Along with cubital tunnel syndrome, carpal and radial tunnel syndromes are disorders that impact the wrist and forearm.
What are Carpal Tunnel and Radial Tunnel Syndromes?
Carpal tunnel syndrome occurs when the median nerve of the forearm is squeezed. That nerve, when pressed upon at the wrist, impacts sensations to the thumb and fingers. The tendons and median nerve are housed in the carpal tunnel, and when that tunnel is narrowed, symptoms such as weakness, numbness, and pain occur. The pain can be in the hand and wrist, and it can also move up the arm. CTS is an entrapment neuropathy. Tingling sensations can be the first sign of carpal tunnel syndrome, but itching, burning, and numbness are also common symptoms. Some people may be born with a more narrow carpal tunnel, but injury and trauma to the wrist, work stress, overuse of vibrating tools, menopause, tumors, hypothyroidism, diabetes, and rheumatoid arthritis are all risk factors that can cause carpal tunnel syndrome.1 Cubital tunnel syndrome affects the ulnar nerve at the elbow. Radial tunnel syndrome involves the radial nerve, which runs in the forearm and elbow. Radial tunnel syndrome, unlike cubital and carpal tunnel syndromes, rarely causes symptoms of tingling and numbness, since the radial nerve’s impact is on the muscles. RTS can be caused by bone or fatty tumors, inflammation, and injury. The radial tunnel syndrome symptoms include a stabbing pain, or a feeling of cutting or piercing, affecting the back of the hand or forearm.2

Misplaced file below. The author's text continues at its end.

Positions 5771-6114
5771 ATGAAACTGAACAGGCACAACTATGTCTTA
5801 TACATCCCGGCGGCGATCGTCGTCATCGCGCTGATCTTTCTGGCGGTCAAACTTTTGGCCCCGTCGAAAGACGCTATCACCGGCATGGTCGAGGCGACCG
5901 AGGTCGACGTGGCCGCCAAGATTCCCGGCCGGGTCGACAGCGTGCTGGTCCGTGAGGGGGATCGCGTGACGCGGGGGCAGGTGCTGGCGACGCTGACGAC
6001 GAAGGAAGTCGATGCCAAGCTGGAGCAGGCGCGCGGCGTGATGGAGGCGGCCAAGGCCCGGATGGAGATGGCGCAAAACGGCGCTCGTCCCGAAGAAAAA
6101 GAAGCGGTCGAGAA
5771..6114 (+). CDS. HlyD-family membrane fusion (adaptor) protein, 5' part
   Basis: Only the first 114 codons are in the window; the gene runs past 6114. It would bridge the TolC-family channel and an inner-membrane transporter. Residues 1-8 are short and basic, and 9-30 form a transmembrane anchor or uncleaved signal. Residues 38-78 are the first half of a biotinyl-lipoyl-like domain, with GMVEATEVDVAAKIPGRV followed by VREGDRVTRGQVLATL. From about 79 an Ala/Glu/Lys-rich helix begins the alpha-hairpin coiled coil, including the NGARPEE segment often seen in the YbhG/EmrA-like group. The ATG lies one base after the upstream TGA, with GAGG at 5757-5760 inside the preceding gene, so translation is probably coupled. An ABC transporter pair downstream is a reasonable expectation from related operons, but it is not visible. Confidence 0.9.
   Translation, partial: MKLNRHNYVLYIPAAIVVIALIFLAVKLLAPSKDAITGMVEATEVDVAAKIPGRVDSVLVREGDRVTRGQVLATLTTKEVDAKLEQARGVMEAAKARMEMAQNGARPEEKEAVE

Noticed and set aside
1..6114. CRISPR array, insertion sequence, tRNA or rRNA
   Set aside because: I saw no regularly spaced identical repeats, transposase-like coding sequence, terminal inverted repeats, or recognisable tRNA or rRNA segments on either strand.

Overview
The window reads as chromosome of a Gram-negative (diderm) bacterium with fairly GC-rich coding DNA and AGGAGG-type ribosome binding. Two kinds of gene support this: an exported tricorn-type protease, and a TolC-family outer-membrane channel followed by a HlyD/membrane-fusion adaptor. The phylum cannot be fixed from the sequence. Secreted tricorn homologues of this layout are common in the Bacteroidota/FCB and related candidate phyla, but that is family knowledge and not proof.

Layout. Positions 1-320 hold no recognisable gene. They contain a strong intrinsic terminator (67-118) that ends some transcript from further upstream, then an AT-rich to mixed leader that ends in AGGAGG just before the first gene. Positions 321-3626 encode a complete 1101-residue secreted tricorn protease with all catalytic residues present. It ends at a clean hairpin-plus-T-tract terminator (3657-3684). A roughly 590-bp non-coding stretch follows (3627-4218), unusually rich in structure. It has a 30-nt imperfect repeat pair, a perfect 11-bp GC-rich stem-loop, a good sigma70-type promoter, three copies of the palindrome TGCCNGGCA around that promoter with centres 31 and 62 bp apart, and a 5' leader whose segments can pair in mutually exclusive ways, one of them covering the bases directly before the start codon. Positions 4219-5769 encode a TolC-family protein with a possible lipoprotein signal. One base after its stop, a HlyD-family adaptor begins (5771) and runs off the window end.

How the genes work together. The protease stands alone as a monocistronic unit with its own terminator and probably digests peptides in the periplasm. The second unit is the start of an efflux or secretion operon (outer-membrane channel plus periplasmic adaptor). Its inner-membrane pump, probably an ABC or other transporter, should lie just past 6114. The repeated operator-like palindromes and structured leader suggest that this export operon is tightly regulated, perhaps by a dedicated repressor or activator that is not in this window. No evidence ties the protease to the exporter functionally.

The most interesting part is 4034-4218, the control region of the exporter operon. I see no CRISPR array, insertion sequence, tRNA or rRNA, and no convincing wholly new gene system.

Treatment is necessary for these disorders, because they can worsen over time. Using a wrist splint, cold packs, or taking NSAIDs (i.e., aspirin, ibuprofen), can help with the pain and inflammation. Some patients may be prescribed diuretics, or water pills, to cut down on swelling. Others may take corticosteroids (i.e., prednisone). Vitamin B6 may also be a useful supplement for carpal tunnel syndrome symptoms. Doctors and physical therapists may prescribe exercises to strengthen and stretch the region. Carpal tunnel surgery could be recommended to some patients after 6 months of symptoms. Open release surgery involves a 2-inch incision in the wrist so that the surgeon can cut the carpal ligament, enlarging the carpal tunnel. Endoscopic surgery may have faster recovery and less pain, where only two ½ inch incisions are made to make way for a camera while the surgeon cuts the carpal ligament while viewing it on a screen.3 Radial tunnel syndrome (and cubital tunnel syndrome) may also respond to standard treatments of NSAIDs, corticosteroids, and splinting. Surgery might be a final option, especially if the wrist becomes weak in radial tunnel syndrome.4
Proper ergonomics, rest breaks, and stretching exercises, as well as the use of splints and correct posture can all prevent carpal tunnel syndrome. Yoga has been shown to “improve grip strength” and “reduce pain” in carpal tunnel syndrome patients.5 Conservative care for radial tunnel syndrome includes heat, cold, ultrasound, and stretching and strengthening exercises.6 Chiropractic care aims to resolve the underlying problem, instead of masking symptoms. Chiropractors could recommend rest, immobilization, and cool packs for carpal tunnel syndrome, as well as B6. Joint manipulation and soft tissue mobilization techniques may also help patients. Acupuncture is also being investigated for carpal tunnel syndrome.7 Friction massage and active release would be treatment options chiropractors could offer for radial tunnel syndrome, as well as splinting. Chiropractors can also help determine if the pain is from tennis elbow or radial tunnel syndrome.8
1, 3, 5 http://www.ninds.nih.gov/disorders/carpal_tunnel/detail_carpal_tunnel.htm